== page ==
As Sydney’s gloomy, damp January drew to a close, my youngest daughter’s first day at school approached. Her excitement had been building over the last few months, with endless questions about ‘big school’. But as the day loomed ever closer, her excitement morphed into nervousness.
She had eased in her ‘super fast trainers’ and her black Mary-Janes and proudly worn her uniform at every opportunity, including to my uncle’s 75th Birthday tea. Lunches had been packed into her lunchbox and declared even yummier for being eaten from the hot-pink, insulated lunch pack.
I watched my youngest child excitedly preparing for school with a mixture of pride and sadness. I was proud that she was embracing such a huge change with confidence and eager anticipation, but I couldn’t deny the sadness I felt. This would be my last first day of school. An end of an era. And more than that, I knew that once she started school I would lose not just the time spent with her, but the innocence of a pre-schooler.
On her first morning she marched confidently through the school gates and rounded the corner into the playground and froze. The playground was buzzing with first day excitement and energy. Friends calling to each other after the long summer break, boys snaking between groups of adults and chattering girls as they chased runaway tennis balls from their handball games. Like a champagne bottle shaken before opening, it was an explosion of noise and energy spraying out in all directions. And dotted amongst this overflowing spray were little bubbles, like my daughter, suspended in overawed stillness.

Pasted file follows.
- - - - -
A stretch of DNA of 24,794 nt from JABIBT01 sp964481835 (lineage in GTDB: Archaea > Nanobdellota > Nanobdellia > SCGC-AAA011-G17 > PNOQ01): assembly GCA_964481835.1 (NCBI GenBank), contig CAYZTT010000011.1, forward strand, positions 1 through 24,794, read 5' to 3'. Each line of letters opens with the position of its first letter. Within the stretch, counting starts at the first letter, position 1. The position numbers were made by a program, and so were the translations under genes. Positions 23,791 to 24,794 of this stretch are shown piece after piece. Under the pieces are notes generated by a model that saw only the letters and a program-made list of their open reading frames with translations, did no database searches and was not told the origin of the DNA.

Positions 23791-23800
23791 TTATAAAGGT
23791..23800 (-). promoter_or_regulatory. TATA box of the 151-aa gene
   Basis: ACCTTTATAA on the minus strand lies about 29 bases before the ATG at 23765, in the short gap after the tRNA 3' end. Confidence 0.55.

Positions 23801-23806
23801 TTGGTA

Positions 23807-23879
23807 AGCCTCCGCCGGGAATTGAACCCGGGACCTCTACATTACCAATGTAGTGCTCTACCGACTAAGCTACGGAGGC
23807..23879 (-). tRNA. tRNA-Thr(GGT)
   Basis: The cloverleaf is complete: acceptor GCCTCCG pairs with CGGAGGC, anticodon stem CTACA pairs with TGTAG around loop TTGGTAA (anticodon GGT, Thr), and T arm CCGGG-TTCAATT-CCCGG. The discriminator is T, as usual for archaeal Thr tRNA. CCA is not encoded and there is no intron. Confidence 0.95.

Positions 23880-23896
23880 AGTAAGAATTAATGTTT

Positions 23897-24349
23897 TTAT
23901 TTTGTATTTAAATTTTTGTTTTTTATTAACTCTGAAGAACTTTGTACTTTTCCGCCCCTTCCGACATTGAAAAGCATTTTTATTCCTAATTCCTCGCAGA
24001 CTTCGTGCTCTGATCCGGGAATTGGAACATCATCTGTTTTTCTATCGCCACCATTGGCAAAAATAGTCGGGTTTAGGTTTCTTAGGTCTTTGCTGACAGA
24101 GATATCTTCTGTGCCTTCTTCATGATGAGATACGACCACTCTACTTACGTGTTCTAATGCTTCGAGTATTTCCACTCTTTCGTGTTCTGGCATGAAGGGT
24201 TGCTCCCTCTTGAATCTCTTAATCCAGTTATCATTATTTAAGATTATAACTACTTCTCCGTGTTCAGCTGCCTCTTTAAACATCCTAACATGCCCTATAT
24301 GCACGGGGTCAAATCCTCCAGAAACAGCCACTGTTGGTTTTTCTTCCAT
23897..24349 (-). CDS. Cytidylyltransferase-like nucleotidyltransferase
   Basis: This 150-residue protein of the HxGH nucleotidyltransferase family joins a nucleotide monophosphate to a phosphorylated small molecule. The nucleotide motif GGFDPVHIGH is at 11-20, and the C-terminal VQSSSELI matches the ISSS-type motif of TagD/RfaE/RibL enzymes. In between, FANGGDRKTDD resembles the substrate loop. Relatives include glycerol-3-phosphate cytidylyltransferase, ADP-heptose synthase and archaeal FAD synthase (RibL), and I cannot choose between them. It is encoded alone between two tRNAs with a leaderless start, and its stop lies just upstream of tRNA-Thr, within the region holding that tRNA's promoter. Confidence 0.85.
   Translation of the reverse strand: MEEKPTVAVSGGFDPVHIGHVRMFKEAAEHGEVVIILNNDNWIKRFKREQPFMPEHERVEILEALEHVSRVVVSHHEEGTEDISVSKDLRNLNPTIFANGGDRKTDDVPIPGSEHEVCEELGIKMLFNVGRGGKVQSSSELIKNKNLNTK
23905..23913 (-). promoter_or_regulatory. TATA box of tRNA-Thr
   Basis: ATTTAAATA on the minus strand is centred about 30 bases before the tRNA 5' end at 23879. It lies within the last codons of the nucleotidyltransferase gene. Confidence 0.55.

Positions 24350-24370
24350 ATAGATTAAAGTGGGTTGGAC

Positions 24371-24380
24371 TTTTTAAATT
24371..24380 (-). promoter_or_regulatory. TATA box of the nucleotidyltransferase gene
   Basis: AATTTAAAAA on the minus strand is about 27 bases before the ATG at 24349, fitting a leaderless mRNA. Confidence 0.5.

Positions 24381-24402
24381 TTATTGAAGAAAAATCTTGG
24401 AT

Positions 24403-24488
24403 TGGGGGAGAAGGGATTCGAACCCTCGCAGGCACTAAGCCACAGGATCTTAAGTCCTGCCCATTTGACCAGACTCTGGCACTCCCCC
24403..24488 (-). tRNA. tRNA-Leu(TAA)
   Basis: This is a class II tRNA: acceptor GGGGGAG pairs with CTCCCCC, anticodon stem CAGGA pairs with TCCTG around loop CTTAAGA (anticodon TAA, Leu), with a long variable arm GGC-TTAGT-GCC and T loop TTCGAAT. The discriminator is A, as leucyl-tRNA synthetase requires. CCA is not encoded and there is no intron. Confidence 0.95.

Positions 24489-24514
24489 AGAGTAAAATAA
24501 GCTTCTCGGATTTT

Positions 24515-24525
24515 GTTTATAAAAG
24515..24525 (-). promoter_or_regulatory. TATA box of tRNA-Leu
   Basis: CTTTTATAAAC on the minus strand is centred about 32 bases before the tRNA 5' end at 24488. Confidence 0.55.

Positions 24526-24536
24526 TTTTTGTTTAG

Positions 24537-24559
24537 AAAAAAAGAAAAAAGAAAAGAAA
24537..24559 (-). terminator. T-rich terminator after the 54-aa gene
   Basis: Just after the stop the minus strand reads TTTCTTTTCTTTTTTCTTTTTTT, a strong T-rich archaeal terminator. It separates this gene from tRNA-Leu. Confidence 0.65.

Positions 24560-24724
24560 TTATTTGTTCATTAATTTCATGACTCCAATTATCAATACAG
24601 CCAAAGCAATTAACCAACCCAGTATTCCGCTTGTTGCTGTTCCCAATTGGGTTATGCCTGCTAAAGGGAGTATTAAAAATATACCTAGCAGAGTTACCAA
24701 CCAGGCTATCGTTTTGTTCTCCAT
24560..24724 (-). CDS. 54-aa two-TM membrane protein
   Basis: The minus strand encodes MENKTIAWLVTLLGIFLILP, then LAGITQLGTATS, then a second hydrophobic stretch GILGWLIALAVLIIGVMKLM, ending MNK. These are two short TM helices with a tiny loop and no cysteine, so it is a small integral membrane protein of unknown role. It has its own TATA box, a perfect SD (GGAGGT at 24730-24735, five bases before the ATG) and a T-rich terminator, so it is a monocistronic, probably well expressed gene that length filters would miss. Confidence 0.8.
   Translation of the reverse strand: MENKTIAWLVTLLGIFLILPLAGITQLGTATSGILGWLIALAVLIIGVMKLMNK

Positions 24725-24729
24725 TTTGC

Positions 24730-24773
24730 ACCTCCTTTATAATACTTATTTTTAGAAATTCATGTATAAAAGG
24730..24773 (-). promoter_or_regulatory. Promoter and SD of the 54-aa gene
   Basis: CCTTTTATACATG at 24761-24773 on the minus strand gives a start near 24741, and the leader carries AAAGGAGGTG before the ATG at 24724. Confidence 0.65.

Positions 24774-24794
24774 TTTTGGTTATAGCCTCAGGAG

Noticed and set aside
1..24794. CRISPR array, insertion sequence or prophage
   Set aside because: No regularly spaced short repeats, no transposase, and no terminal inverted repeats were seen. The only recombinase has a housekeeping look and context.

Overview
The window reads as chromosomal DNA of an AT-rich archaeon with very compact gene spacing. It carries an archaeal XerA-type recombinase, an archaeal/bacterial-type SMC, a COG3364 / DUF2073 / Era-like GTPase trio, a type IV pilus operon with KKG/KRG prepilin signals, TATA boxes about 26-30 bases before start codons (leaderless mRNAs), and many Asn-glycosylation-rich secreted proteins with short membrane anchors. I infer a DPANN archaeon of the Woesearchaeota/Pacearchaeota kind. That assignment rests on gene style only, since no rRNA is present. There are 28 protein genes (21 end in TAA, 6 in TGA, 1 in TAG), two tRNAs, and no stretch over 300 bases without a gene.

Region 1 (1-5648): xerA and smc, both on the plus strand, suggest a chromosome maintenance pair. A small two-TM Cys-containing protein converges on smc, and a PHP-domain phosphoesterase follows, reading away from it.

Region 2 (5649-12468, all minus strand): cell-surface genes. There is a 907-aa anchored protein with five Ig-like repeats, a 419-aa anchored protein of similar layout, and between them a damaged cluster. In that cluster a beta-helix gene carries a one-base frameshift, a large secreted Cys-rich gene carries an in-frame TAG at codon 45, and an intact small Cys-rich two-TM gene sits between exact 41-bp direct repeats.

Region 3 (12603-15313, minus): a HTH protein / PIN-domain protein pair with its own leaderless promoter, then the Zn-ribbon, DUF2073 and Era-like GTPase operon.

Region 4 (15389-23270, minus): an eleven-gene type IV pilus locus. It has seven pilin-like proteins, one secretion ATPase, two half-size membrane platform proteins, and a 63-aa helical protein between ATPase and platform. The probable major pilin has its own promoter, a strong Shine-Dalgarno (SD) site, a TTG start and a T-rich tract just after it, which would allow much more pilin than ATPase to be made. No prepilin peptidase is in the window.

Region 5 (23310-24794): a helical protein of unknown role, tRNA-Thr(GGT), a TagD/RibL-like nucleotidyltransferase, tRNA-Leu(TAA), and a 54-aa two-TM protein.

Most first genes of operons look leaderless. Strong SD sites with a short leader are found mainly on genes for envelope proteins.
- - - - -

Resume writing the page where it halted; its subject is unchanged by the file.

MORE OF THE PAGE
It wasn’t just the cameras that gave away the kindergarten parents, they also shared the startled looks, the badly disguised anxiousness, the searching for a familiar face of the children. But unlike their children, they hadn’t participated in a school readiness programme at pre-school. On their first day, they haven’t yet realised just how profound the change is, the adjustments that they will have to make and the letting go they will have to do. Most still think they are able to protect their child from the rough and tumble of the outside world and don’t know that very soon they will no longer be the most important, all-knowing figure in their child’s life. That role will be assumed by their teacher and, as the years progress, their peers.
The transition into school life is tricky, rarely smooth and hassle-free.Friendships will form and fracture, schoolwork, homework and the balance of extra-curricular activities all have to be juggled. It is an important preparation for the years to come when as a parent, you will experience and need to negotiate periods of loss, change and the developing independence of your children.
On my daughter’s first morning, the school bell quickly rang and the morning assembly was held in a playground shaded by gum trees and frangipani. Without any ceremony, our little ones were whisked away by their teacher. Little faces looking back over shoulders for the reassurance of their parents. And I headed home with a sense of emptiness, on my last first day.